General English


  • noun a barrier put round a field, either to mark the boundary or to prevent animals entering or leaving
  • verb to put a fence round an area of land


  • A straight-edge guide mounted parallel to a saw blade to guide a cant as it passes through the saw.


  • noun somebody who receives and sells stolen goods
  • verb to receive stolen goods to sell


  • noun a barrier made of vegetation, wire or wood, which encloses an area of ground and is designed to control or prevent access

Real Estate

  • noun a structure erected to enclose an area and act as a barrier, especially one made of wood or with posts and wire
  • verb to enclose an area or bar a gap by erecting a fence


  • verb (to act as) a receiver of or dealer in stolen goods. The word was generally considered slang until the 1960s; there being no equivalent shorter than the definition above. Fence is now a universally understood term. It is at least 350 years old, apparently originating as a shortening of ‘defence’, although the precise relationship to that word is unclear.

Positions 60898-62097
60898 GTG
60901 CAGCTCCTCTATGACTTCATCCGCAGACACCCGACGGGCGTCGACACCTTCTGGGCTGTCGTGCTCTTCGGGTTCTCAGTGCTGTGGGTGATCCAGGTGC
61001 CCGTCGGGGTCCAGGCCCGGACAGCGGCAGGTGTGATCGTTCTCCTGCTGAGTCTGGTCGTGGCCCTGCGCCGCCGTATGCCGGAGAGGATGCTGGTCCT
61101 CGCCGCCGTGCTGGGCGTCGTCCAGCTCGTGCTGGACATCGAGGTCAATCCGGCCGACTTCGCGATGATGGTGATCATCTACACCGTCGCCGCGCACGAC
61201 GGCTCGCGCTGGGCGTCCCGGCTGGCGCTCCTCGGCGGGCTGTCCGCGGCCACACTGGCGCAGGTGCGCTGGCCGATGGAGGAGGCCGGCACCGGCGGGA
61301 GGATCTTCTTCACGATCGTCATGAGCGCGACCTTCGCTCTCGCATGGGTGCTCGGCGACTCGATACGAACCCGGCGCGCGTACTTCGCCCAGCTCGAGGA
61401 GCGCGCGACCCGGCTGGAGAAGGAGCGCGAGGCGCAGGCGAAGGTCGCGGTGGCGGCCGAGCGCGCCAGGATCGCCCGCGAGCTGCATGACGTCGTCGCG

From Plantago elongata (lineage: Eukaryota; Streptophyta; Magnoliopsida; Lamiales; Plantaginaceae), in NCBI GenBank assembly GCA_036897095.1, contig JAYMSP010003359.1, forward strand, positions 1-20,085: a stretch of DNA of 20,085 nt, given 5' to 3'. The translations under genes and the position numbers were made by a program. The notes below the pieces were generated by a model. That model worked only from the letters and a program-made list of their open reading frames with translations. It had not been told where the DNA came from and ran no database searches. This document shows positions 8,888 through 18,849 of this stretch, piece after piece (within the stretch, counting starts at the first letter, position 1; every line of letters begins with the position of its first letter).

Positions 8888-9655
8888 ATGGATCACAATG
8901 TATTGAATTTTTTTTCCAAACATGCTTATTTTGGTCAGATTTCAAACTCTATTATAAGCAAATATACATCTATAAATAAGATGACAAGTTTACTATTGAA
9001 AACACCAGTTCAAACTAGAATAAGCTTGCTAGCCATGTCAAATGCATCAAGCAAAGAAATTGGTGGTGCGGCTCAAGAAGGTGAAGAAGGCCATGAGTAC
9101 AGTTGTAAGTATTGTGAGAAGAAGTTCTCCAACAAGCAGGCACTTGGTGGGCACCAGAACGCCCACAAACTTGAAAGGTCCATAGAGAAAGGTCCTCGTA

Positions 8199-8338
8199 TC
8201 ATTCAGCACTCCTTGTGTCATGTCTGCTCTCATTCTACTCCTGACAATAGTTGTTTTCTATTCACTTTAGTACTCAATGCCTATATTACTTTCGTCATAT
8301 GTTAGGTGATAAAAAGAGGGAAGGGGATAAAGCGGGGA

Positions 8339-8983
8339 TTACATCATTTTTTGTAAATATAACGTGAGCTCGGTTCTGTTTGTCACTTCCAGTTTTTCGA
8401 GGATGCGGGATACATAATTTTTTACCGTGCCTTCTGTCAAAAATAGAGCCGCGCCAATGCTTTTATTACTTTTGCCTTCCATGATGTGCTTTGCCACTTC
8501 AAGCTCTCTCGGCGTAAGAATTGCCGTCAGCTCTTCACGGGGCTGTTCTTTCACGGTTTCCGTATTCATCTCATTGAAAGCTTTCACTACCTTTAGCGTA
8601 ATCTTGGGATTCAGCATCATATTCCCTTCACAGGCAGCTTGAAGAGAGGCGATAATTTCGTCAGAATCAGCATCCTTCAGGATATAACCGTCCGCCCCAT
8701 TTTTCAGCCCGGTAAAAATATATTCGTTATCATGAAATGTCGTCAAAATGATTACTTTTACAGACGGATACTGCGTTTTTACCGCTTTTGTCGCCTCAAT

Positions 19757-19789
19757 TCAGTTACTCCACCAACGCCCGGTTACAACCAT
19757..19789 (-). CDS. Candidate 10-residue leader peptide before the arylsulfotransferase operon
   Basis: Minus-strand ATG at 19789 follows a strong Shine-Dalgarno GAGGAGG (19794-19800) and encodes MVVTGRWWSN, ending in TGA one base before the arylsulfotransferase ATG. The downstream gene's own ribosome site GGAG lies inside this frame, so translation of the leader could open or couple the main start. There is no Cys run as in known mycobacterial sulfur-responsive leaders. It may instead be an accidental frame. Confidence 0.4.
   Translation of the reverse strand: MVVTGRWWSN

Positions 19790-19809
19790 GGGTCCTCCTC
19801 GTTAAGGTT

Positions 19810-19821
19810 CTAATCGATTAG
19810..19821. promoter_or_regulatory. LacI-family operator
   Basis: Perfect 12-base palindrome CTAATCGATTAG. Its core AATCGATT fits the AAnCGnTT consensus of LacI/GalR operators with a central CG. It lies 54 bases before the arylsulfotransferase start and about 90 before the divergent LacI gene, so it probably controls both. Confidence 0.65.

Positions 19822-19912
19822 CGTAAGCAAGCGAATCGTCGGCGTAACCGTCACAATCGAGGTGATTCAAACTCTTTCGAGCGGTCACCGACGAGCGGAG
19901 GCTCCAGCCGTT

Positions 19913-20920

• verb to fight using a slender sword, formerly in combat, now as a competitive sport

Origin & History of “fence”

Fence is short for defence, and indeed until the 16th century meant ‘defence’ (‘Yet, for (that is, despite) the fence that he could make, she struck it from his hand’, Felon Sowe Rokeby 1500). Of its present-day meanings, ‘enclosing structure’ (originally a ‘defence’ against intruders) and ‘sword-fighting’ (originally the use of a sword for ‘self-defence’, now used only as a verb) developed in the 16th century. The sense ‘dealer in stolen property’ came along in the 17th century; it arose from the notion that such transactions are carried out under the cover, or ‘defence’, of secrecy.

Similarly, fend (13th c.) and fender (15th c.) came by loss of the initial syllable from defend.